On 16 August 2019, it will be the bicentenary of the infamous Peterloo Massacre of 1819.
In this dismal episode in British history, the part time militia of the Manchester Yeomanry Cavalry charged a peaceful crowd of 60,000. This gathering was in fact a large part of the then population of Lancashire, many of whom were impoverished cotton workers who had come to St Peter’s Field to hear reformers, led by the notorious Henry Hunt, talk on the issue of parliamentary reform. Through this means,they hoped to improve their living conditions.
Such were the vagaries and injustices of the electoral system in Britain at the time, that not only were the majority of the working population not allowed to vote , but there was not even an MP in Manchester.
On seeing such a massive crowd gathering, the local magistrates, watching from a nearby building, panicked. The normal procedure for dispersing a supposedly disorderly crowd was to have the Riot Act read, and if they crowd had not dispersed in an hour, to send in troops.
Professional mounted troops would move slowly into a crowd, using their horses and the flats of their swords to part them. However, on St Peter’s Fields on that day, the local militias charged into the crowd, using the sabres to cut down men, woman and children alike. Women holding babies were sabred, and the horrors of the day were vividly reported by the before then unsympathetic journalist from The Times, who was standing on the platform as the massacre began, and who was mistaken for a radical and arrested.
It may astonish people to read that the official death toll was only 15, with about 700 people who either were reported as injured. However, it has to be remembered that many of those injured, however severely, would not have dared to report it. After the massacre the victims, and not the aggressors, were treated as criminals, and feared discrimination by their employers. Lord Livepool’s government supported the local magistrate’s foolhardly decision to send in the inexperienced (and possibly drunken) local militias.We only have the figures of those injured from the numbers of those incapacited who applied for funds for relief from a charitable fund set up by sympathizers.
No doubt many of those injured subsequently died as a result of their injuries some weeks or even months later. In those days of primitive medical care and lack of welfare provison, a serious injury was often a death sentence, and for a wage earner in the family to be incapacitated equalled the threat of starvation for a family. Many handloom weavers and spinners at this time were living in a state of semi starvation already.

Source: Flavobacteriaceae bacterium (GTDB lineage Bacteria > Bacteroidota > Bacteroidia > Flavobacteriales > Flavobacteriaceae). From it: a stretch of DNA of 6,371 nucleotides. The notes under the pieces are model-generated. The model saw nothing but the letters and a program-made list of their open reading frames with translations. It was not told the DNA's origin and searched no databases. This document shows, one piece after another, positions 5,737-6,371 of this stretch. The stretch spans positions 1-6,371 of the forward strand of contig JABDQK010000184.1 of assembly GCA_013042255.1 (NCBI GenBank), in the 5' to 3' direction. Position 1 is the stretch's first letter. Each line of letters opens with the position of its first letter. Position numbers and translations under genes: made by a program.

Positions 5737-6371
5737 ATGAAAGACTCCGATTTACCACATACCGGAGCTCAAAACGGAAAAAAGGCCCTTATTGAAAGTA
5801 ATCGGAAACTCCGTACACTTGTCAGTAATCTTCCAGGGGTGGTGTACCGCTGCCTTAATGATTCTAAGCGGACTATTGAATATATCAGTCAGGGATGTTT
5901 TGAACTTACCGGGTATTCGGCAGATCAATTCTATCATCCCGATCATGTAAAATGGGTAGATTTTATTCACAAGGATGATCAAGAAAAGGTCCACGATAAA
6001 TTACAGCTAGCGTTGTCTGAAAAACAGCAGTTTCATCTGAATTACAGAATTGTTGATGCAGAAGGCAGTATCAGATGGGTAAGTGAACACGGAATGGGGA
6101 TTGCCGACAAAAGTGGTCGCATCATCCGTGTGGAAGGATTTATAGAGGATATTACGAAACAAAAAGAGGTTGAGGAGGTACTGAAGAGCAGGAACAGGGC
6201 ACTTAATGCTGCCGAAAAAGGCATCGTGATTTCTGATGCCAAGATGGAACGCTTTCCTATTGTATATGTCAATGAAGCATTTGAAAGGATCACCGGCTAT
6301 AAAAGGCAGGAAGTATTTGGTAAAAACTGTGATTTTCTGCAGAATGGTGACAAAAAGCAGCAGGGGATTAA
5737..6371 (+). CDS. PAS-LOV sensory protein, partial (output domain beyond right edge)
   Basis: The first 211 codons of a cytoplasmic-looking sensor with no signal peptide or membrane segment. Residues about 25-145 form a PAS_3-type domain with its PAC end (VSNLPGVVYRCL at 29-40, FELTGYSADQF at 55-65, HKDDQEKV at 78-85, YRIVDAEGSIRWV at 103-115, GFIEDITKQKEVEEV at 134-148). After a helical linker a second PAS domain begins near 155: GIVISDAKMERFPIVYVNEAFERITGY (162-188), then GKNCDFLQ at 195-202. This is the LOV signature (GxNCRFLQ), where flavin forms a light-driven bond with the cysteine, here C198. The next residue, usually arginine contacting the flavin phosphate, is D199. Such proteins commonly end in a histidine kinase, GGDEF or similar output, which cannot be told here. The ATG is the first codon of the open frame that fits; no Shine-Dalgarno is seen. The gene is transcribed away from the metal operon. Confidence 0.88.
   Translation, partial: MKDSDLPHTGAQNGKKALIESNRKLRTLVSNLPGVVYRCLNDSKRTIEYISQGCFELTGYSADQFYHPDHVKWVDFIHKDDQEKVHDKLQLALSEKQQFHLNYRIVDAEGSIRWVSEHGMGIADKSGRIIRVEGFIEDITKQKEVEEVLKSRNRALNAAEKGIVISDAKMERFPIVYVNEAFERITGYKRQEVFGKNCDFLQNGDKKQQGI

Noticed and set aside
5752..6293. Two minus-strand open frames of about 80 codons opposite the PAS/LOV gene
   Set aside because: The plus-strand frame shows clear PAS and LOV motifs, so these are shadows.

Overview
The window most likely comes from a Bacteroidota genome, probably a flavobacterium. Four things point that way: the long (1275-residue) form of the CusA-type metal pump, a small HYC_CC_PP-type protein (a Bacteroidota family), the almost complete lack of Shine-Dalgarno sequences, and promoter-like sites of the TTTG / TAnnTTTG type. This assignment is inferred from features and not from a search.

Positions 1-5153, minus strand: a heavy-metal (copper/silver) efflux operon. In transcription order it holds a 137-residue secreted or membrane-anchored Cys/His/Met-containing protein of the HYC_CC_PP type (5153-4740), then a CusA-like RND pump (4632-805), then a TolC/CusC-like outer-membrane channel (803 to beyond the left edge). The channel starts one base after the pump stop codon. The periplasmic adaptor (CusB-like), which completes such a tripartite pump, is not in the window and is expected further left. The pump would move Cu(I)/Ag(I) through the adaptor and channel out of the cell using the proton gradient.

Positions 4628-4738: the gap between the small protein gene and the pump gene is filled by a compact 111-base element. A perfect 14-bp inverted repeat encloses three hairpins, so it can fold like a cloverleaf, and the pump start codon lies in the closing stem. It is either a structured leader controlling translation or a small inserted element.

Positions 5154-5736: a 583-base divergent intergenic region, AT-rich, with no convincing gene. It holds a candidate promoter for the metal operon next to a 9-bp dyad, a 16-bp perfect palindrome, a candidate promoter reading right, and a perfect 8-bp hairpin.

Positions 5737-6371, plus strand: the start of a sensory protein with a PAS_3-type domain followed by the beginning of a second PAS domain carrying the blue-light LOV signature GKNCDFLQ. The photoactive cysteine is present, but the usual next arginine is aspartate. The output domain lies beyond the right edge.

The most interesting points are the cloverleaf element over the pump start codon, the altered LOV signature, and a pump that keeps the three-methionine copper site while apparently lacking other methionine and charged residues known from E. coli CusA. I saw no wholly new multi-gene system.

One of those who later died of injuries received on the day was 21 year old John Lees, a spinner and Waterloo veteran from Oldham, whose father had disapproved of his attending the meeting, and who did not at first realise the serious nature of his son’s injuries. When John Lees died on 7 September, his father demanded an inquest. The jury was ready to return a verdict of wilful murder against the militia, when the coroner took advantage of a legal loophole to dissolve the whole proceedings.
Subsequently, the repressive Six Acts were rushed through parliament, which effectively muzzled radical newspapers, political meetings, marching and any form of dissent.
Henry Hunt, Samuel Bamford and the other radical leaders were arrested for treason. This capital offence was latter commuted to a a lesser one, and they served prison sentences of severaql yesrs.
This was the outrage which inspired the poet Shelley to write his famous ‘Masque of Anarchy’ (so subversive that it wasn’t in fact published until 1831, a couple of years after his own death).
‘Rise like lions after slumber;
Rise in unvanquishable number,
Cast your chains to earth like dew,
Which in your sleep hath fallen on you,
Ye are many; they are few.’
It is a grim enough episode in British history. However, I felt that I ought to write a story based about the Peterloo Massacre. I didn’t actually know at the time when I began work on my novel, that there is in fact an epic feature film coming out about it, and I thought that the occasion of the bi-centenary should not slip by without someone writing of the appalling suffering of the Lancashire cotton workers at this time, and particularly, the injustices meted out on that day.
With luck there will now be many articles, books, blog posts and television posts over the next year on the bi-centenary of this shameful episode, which shows the neglected dark side of Regency history, and the repressive nature of the state.